Has a new food been started recently? Are they being fed any supplements? Are there any other factors that could be affecting their digestive system? Does the cat play with toys? Could ingestion of a foreign object be playing a role in nausea? Is the cat urinating normally? (cat owners should carefully observe their pet’s behavior in the litter box).

2. Physical Examination

Your veterinarian will check your cat’s body carefully all over, feeling the cat all over, checking for any abnormalities. This will normally include taking the cat’s temperature, listening to their chest with a stethoscope and weighing the cat (weight loss is associated with some causes of nausea).

3. Routine Blood And Urine Tests

It’s very likely that your veterinarian may carry out blood work, including the usual panel of diagnostic tests, such as hematology (blood count) and biochemistry profiles (including electrolytes). Simple urine tests may also be carried out. This type of work up is known as the Minimal Database, and it’s carried out to review most sick cats, regardless of the signs of illness.

4. Specialised Blood Tests

Your veterinarian may recommend specific blood tests, such as total T4 (to rule out hyperthyroidism), as well as tests for some viral infections such as FeLV and FIV, since there are significant implications if your cat is positive for either of these.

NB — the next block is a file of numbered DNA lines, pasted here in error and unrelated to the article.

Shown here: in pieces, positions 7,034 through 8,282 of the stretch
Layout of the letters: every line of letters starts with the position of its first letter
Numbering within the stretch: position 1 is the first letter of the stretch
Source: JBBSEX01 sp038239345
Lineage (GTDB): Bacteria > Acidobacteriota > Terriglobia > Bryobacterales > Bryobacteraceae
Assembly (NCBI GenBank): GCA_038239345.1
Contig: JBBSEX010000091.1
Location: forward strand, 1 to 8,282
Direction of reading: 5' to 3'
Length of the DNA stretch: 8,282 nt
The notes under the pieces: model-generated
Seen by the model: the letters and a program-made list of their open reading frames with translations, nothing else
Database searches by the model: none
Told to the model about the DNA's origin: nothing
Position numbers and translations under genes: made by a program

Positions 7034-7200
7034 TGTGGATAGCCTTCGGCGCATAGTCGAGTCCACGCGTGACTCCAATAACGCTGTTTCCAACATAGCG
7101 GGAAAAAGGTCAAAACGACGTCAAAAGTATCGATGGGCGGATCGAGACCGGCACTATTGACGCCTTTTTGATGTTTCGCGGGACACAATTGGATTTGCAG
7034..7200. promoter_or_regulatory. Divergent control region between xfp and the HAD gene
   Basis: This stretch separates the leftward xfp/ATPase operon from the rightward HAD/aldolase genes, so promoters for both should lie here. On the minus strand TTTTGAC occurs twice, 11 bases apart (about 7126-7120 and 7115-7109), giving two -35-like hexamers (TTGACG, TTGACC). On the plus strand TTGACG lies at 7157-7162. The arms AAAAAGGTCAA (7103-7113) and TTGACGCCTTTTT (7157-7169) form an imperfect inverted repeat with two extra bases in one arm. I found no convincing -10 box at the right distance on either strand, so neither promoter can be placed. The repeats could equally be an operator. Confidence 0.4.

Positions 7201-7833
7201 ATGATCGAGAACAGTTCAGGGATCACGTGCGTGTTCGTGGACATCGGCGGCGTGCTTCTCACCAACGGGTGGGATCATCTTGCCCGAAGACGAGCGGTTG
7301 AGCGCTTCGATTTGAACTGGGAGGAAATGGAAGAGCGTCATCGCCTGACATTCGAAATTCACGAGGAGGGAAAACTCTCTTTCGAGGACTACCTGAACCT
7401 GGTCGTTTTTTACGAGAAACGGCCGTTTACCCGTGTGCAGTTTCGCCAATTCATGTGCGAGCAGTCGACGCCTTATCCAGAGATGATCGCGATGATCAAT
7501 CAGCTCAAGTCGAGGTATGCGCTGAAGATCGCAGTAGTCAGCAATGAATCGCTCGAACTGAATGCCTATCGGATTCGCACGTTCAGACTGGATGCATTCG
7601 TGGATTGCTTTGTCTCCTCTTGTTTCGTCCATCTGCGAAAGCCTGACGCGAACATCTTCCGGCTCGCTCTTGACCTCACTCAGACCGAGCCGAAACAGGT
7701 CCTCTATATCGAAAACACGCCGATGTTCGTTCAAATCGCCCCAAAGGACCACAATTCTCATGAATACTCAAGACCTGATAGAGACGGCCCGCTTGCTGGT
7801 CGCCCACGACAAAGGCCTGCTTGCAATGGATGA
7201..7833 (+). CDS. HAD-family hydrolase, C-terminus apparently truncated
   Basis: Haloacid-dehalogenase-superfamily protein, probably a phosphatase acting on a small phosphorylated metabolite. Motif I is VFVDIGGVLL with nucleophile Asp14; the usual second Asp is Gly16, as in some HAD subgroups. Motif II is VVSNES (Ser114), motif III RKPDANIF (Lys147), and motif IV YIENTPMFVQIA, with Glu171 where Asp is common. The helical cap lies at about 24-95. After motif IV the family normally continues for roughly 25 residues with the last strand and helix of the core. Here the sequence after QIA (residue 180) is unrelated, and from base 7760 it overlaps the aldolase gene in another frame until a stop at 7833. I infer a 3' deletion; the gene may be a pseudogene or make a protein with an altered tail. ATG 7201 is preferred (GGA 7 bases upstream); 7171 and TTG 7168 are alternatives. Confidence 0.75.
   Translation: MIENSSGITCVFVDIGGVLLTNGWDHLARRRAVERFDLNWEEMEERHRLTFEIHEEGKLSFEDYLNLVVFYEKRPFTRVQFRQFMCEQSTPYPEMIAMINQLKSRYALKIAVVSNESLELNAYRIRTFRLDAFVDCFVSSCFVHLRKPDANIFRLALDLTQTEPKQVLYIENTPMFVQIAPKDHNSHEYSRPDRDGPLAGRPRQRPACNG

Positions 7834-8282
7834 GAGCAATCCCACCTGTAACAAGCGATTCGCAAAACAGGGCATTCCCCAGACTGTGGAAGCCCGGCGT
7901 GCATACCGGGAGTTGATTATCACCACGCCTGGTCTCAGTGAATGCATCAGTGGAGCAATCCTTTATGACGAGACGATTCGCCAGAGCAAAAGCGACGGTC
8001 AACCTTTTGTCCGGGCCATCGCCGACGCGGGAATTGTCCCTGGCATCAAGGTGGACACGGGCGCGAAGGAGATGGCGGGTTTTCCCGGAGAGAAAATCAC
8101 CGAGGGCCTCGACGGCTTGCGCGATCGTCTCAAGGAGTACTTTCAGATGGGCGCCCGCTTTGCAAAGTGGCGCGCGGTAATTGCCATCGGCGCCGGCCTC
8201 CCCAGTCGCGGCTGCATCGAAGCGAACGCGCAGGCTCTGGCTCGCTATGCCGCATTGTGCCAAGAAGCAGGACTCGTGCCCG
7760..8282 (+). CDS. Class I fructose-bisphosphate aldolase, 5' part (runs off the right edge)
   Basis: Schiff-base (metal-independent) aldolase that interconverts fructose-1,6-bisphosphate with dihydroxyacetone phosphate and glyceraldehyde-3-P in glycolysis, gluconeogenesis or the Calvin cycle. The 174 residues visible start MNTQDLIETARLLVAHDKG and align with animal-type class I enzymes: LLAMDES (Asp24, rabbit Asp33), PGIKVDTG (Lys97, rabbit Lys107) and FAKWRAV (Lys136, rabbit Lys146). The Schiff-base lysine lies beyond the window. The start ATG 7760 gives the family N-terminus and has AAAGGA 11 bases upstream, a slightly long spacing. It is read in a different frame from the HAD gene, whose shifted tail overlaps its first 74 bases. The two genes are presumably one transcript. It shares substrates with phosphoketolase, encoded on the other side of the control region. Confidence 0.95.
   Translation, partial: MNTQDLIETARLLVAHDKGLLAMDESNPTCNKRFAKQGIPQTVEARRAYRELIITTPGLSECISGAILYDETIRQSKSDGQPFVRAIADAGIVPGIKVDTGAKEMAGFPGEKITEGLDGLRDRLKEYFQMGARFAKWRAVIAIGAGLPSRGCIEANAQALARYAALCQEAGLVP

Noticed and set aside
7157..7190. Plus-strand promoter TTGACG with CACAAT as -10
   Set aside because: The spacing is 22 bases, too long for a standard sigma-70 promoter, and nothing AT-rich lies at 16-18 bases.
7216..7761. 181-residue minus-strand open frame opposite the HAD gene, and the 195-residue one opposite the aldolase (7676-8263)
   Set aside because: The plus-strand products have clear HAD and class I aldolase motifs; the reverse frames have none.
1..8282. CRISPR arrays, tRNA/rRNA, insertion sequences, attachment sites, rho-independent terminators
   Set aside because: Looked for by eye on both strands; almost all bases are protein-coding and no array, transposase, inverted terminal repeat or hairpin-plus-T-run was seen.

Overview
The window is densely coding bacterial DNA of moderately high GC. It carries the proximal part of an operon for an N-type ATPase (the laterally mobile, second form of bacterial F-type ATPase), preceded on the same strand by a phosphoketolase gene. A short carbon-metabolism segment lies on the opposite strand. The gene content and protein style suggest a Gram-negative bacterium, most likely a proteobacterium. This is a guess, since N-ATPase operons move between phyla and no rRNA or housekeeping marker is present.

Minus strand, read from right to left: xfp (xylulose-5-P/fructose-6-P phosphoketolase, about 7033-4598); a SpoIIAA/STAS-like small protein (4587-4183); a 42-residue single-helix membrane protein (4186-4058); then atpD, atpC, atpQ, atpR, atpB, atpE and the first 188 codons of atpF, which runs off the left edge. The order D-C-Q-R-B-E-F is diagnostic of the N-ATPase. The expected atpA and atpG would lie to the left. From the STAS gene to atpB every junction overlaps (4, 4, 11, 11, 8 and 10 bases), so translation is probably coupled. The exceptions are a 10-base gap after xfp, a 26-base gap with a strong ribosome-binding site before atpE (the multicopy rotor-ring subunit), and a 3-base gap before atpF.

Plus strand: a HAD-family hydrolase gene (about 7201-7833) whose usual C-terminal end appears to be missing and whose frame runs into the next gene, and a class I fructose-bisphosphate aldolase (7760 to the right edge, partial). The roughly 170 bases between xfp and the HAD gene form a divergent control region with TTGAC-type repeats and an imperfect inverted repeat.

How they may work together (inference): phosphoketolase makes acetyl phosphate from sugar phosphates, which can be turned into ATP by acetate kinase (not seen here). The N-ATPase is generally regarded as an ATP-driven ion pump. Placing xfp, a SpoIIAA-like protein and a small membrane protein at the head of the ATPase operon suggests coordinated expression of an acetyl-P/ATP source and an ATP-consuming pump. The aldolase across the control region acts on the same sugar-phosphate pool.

5. Other Tests:

Radiography (x-rays) and ultrasound examinations may be taken to examine the details of the digestive tract and abdomen. Depending on the case, more detailed diagnostic imaging (such as CT or MRI scan) may rarely be recommended.

Endoscopy and even biopsy of the gastrointestinal tract (perhaps including the esophagus, the cat’s stomach and the intestinal tract) may be recommended.

Blood pressure measurement may be carried in some cases as part of an overall cat health check.

How Much Does It Cost To Treat A Cat With Nausea?

cat's health being checked

The primary aim is to treat the cause of nausea and once the underlying illness has resolved, nausea will also resolve Also, specific anti-nausea treatment may be given to relieve the signs of nausea.